April 5, 2015
Acts 10:34a, 37-43
Psalm: 118:1-2, 16-17, 22-23
or1 Corinthians 5:5b-8
We forget how little Jesus’ disciples understood of what happened when Jesus rose from the dead, proving God is the God of life.
But when Mary of Magdala announced the empty tomb to the disciples who were gathered in prayer after Jesus’ crucifixion, they didn’t understand much at all.
When Peter and John raced to the tomb and saw his burial clothes lying there, their eyes began to be opened — but not all the way.
John, the author of the Gospel, says, “And he saw and believed. For they did not yet understand the Scripture that he (Jesus) had to rise from the dead.”
Matthew’s Gospel recounts that the disciples failed to understand even on the day of Jesus’ ascension, even after having spent 40 days with him after his resurrection, even only moments before they were to receive their commission to go and make disciples of all nation
Matthew writes of the disciples, after seeing Jesus where he had told them to meet him in Galilee, “They saw him, they worshiped, but they doubted.”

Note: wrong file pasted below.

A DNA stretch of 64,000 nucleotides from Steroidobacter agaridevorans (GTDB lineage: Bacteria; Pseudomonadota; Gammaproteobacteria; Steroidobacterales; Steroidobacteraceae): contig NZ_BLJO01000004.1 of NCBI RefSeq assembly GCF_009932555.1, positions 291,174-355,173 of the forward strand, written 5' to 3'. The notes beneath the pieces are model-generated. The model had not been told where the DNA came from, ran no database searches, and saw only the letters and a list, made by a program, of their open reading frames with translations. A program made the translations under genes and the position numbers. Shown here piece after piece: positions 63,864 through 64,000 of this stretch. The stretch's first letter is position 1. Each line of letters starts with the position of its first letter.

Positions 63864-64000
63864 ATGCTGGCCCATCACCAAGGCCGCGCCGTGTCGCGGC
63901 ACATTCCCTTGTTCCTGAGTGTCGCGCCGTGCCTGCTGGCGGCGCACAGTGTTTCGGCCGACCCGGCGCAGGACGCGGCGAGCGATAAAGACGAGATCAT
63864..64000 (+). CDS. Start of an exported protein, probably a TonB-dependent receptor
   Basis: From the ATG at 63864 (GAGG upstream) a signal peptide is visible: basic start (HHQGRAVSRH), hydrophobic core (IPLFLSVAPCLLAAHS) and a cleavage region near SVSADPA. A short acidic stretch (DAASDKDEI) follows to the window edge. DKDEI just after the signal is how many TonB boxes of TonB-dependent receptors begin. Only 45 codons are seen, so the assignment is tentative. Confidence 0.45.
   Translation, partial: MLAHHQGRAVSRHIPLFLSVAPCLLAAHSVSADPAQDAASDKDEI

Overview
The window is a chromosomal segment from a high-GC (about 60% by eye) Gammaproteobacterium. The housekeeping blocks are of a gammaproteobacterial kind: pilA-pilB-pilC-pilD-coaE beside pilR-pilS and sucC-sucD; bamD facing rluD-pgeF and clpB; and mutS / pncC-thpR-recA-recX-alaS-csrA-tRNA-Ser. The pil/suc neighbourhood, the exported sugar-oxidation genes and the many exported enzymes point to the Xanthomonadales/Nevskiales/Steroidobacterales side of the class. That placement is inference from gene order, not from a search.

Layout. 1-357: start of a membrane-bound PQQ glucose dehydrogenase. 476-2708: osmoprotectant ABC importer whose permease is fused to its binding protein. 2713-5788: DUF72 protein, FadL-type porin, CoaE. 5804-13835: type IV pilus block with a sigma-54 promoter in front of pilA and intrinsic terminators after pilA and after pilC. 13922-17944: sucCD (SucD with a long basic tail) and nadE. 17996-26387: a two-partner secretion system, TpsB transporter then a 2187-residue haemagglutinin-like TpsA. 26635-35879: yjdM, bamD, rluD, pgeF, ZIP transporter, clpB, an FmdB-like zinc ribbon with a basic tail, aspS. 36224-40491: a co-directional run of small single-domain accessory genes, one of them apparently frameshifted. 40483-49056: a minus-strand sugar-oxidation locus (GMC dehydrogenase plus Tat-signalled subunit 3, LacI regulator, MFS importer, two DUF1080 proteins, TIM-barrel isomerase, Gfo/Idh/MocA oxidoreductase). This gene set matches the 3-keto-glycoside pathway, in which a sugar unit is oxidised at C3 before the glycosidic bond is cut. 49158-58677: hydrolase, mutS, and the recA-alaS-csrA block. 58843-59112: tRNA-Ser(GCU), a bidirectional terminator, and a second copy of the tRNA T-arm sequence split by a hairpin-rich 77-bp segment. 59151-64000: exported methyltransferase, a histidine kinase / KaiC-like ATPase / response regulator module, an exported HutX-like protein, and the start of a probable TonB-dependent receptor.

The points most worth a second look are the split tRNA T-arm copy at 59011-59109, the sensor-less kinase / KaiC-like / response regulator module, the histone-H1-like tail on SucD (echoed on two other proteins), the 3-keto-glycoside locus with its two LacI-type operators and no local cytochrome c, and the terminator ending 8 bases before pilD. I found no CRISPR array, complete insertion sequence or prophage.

However, in the reading from Acts that opens this Sunday’s Scriptures, Peter has full understanding and boldly proclaims the Gospel.
After being fully empowered by the Holy Spirit at Pentecost, he proclaims the good news of Jesus to a gathering of Gentiles, “He commissioned us to preach to the people and testify that he is the one appointed by God as judge of the living and the dead. To him all the prophets bear witness, that everyone who believes in him will receive forgiveness of sins through his name.”
Though I could offer witness to God’s miracles in my own life and those around me, nothing in my experience can come close to matching Jesus’ rising from the dead. And only the Holy Spirit, leading us to wisdom and understanding, can cause us to fully understand the significance of Jesus’ triumph over the grave.
Alleluia, he is risen indeed.
This column is offered in cooperation with The North Texas Catholic of Fort Worth, Texas.